Market Overview

Can These Companies Capitalize on Chevron's Messy Disaster?


Chevron's oil spill in the oil-rich Frade region of Rio de Janeiro is a well-publicized event, one that will most likely not end well for the drilling giant. Recently, the Brazilian government decided to file a $10.6 billion lawsuit against both Chevron (NYSE: CVX) and Transocean (NYSE: RIG), a move that could damage the local energy industry on all fronts.

According to Bloomberg, "Transocean operates 10 out of 61 oil rigs working in the country." Bloomberg also noted that the lawsuit will essentially freeze part of the oil production in the region, meaning that local energy companies as well as drillers will be missing out on potential profits during the duration of the legal hearings. While the situation appears to be especially dire for Chevron and Transocean, does it open up any opportunities for other US-based companies in the region?

One major possibility is that the Brazilian government could give smaller companies more responsibility. Since the Deepwater Horizon oil spill, facilitated by BP (NYSE: BP), Transocean, and Halliburton (NYSE: HAL), large energy conglomerates have been viewed as aggressive capitalists who could care less about the environment, all for the sake of profits. If Brazil were to take this route, which companies may be in contention?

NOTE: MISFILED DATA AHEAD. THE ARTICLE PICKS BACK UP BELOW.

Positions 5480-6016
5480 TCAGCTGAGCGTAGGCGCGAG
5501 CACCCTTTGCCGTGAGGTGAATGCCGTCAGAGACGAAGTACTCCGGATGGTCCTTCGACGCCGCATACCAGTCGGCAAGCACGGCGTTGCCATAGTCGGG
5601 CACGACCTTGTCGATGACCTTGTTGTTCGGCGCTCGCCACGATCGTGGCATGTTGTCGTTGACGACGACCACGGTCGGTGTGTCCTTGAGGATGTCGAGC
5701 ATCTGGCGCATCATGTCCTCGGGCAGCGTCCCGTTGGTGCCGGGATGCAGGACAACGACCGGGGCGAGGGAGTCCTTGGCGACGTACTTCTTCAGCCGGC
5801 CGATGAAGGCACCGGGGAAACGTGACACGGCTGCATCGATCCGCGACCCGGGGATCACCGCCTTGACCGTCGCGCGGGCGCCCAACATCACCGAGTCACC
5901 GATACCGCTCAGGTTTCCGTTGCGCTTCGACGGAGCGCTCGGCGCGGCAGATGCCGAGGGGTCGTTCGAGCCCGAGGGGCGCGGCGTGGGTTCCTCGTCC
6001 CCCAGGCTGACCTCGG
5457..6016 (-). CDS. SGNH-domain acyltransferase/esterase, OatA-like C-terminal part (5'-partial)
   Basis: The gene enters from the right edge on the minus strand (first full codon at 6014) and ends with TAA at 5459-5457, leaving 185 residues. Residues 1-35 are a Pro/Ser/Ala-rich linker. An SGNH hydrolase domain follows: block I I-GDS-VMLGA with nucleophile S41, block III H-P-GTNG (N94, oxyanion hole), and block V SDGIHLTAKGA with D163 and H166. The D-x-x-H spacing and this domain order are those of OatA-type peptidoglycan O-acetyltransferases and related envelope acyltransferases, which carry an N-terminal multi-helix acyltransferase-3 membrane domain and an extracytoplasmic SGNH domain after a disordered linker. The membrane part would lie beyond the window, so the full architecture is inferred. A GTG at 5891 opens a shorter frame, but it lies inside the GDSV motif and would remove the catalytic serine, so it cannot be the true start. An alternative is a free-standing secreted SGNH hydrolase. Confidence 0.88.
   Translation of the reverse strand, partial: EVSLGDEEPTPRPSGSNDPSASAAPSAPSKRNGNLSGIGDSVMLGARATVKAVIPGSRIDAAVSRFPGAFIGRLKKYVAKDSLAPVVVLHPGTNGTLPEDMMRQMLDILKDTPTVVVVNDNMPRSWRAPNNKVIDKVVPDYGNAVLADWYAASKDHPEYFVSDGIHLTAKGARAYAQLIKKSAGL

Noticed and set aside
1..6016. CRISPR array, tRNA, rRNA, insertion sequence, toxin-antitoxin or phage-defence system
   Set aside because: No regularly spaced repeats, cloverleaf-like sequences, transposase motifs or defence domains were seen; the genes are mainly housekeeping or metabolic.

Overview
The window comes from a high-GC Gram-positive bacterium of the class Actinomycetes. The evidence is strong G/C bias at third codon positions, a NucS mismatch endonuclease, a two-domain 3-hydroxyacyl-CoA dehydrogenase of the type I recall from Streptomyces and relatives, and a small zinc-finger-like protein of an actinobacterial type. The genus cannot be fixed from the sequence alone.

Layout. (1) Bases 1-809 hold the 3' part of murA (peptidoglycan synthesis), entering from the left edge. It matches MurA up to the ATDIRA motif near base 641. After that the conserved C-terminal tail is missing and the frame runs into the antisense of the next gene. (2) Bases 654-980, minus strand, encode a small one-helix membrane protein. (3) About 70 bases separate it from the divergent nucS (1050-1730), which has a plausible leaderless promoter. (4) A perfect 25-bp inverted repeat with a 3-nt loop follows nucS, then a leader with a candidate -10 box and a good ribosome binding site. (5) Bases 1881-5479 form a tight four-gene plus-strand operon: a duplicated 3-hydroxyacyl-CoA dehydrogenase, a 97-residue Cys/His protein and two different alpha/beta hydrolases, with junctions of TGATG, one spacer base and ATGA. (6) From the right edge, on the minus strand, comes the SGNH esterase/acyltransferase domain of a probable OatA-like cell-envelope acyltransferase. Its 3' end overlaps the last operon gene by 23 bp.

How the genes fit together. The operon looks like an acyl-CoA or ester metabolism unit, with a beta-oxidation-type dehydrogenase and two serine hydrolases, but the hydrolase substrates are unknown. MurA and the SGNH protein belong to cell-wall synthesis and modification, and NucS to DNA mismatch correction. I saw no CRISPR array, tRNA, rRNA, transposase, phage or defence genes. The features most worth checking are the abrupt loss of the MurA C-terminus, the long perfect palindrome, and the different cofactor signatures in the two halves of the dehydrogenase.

Allis-Chalmers Energy

Allis-Chalmers Energy (NYSE: ALY) is a small-cap company that provides drilling solutions as well as equipment to companies that harvest oil and natural gas. Operating a similar business model to Transocean, Allis-Chalmers could conceivable take over operations in Frade Field in order to continue business as usual. The company currently owns a fleet of nearly 100 rigs.

The company already operates in Brazil, but it may be able to expand existing operations to compensate for the business lost by Transocean. Especially considering that existing drillers would want to capitalize on the 17% untapped market as a result of Transocean's mistakes, Allis-Chalmers could ramp up Brazilian operations in order to cater to hungry clients. This would benefit Allis-Chalmers along with local drillers and energy harvesters in the Rio de Janeiro area.

Parker Drilling Company

Parker Drilling (NYSE: PKD) is a small-cap company that provides ancillary services as well as consultancy solutions to contract drillers. If the Brazilian government is hesitant to allow other drillers or affiliated companies take over for Chevron and Transocean, it may benefit from expert consultancy services. Like with other sectors, consultants tend to scrutinize business practices and seek to optimize internal production chains in order to streamline overall operations. Currently, Parker Drilling conducts operations in the Middle East, Africa, Asia, and the US. It may be the type of company that would be able to help existing drillers out in their operations.

Hercules Offshore